A Profile of Injuries in Athletes Seeking Treatment During a Triathlon Race Series
Background Triathlon combines swimming, cycling, and running into a single event. With increasing popularity of this sport, there has been a rise in the number of participants, particularly in shorter distance races. However, the risks of participating in short-distance races have not been reported.
Purpose To describe the rate and profile of injuries seen for medical assistance during a triathlon race series.
Study Design Descriptive epidemiology study.
Methods A standardized injury reporting form was used to collect information from race entrants seeking medical aid at each of the races comprising a combination of Sprint, Olympic, and Fun race distances in a triathlon series in Victoria, Australia over the 2006–2007 race season. Injury rates and risk factors were assessed via regression analysis.
Results There were 10 197 individual starters who took part. There were 235 presentations for medical assistance (n = 322 injuries) over the series. The presentation rate was 20.1 per 1000 hours of competition (2.3% of total race starts). Injuries were predominantly sustained during the run (38.4%) and cycle (14.3%) legs. Lower limb injuries (59.5%) and abrasions (28.6%) were the most common site and nature of injury, respectively. There were 9 severe injuries: 5 fractures, 3 probable heat stroke cases, and 1 deep laceration. Elite/Junior Elite, Olympic distance, and 12- to 19-year-old competitors were at higher risk of injury, especially during running and cycling.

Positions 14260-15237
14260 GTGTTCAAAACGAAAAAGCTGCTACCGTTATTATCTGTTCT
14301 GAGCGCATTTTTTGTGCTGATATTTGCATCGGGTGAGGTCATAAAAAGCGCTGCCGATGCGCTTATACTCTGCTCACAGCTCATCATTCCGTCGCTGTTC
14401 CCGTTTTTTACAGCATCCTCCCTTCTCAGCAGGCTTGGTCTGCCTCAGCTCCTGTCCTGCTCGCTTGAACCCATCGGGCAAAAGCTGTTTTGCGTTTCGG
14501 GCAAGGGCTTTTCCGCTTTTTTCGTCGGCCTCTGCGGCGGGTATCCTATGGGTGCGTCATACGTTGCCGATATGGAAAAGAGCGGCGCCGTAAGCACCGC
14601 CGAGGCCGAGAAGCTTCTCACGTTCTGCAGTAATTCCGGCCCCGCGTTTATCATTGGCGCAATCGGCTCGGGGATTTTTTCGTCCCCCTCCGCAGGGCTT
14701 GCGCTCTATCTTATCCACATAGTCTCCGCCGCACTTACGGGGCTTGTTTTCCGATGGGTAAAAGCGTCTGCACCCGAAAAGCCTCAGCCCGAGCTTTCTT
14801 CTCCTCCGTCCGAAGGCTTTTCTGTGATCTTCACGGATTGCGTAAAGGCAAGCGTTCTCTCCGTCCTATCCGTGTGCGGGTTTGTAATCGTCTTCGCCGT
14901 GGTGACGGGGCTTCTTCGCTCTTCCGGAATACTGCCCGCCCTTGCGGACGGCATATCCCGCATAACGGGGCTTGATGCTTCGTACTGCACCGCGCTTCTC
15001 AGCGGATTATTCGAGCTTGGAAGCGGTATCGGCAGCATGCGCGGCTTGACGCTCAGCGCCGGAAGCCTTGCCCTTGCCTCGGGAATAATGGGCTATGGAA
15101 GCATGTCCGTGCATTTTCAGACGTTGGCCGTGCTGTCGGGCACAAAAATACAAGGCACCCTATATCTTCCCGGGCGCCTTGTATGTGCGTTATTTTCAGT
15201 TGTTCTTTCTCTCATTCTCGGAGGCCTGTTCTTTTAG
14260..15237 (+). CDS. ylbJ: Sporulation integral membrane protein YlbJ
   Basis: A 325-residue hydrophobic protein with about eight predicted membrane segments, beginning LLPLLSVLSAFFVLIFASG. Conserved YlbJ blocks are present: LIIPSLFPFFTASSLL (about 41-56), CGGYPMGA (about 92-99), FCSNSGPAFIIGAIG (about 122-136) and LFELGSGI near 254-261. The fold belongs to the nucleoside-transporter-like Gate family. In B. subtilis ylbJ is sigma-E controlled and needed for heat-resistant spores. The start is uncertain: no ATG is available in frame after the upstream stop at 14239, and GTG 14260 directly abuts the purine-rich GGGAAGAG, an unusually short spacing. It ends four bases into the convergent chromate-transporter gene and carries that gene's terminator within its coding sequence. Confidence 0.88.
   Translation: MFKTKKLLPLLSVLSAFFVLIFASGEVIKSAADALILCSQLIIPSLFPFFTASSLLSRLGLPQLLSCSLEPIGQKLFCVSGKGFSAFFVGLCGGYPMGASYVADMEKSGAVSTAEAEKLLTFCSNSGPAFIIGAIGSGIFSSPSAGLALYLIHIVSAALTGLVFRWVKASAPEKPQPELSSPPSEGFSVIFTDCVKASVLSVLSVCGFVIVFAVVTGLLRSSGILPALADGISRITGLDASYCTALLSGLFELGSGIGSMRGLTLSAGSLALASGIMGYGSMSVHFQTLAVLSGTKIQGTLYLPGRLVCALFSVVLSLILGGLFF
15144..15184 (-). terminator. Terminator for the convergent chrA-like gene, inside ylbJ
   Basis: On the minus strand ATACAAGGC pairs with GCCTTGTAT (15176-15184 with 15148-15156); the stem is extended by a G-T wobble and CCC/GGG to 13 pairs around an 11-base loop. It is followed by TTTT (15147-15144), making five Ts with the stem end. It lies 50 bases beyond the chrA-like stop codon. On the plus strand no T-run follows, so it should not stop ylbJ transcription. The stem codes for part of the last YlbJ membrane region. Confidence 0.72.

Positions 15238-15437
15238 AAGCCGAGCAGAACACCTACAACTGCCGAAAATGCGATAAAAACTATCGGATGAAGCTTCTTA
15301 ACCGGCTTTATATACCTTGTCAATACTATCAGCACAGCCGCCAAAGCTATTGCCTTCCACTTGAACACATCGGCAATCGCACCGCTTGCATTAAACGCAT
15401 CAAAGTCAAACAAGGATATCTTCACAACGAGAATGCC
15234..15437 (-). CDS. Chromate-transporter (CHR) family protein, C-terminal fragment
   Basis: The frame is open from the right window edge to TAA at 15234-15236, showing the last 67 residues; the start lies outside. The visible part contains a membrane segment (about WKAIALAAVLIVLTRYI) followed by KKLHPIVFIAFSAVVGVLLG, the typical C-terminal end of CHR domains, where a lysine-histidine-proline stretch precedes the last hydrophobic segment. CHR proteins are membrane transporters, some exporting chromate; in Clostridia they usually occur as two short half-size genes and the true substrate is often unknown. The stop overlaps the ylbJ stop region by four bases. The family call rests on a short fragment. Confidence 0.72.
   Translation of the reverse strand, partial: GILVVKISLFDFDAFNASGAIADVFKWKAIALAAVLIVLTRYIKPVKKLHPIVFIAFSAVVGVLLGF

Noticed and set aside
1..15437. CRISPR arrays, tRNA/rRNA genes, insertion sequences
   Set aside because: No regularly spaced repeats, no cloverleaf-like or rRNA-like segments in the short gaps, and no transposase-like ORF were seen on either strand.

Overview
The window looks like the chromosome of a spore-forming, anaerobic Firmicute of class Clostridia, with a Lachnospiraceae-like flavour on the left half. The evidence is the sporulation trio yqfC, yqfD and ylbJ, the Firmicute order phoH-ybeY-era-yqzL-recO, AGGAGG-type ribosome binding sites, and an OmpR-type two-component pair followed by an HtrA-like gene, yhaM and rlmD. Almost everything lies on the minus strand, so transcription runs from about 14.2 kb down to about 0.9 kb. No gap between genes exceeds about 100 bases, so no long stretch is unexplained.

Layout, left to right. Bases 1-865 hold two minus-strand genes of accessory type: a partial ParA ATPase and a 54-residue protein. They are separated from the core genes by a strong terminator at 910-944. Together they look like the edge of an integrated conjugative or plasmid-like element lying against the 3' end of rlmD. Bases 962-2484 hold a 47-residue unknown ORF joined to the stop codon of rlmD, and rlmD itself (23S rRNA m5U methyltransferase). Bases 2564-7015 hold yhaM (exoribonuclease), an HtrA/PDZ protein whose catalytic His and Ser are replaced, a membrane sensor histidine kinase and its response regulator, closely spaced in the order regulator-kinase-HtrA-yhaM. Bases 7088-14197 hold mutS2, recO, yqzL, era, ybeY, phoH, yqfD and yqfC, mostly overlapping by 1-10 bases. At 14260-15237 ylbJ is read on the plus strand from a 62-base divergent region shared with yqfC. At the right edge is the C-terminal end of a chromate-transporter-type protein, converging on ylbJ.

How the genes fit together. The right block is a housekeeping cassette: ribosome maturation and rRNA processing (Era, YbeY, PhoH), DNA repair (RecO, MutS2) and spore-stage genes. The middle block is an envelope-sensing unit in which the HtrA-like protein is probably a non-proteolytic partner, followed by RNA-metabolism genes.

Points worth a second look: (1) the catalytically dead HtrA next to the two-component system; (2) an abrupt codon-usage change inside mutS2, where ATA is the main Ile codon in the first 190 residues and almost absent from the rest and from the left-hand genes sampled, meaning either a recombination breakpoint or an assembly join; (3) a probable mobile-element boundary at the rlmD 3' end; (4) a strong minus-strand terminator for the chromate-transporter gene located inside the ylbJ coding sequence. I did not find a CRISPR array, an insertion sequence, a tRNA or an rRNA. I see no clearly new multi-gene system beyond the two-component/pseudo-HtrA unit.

Conclusion The level and age of triathlon competitors, and the race distance, influenced the risk of injury over a race series. These results provide timely information for triathlon race event organizers and could be incorporated into a review of practices for the provision of medical services to triathlon events, especially the common sprint distance competitions.
Clinical Relevance Shorter distance triathlons have lower injury rates and relatively minor injuries, but medical teams and race organizers should be prepared for serious injuries.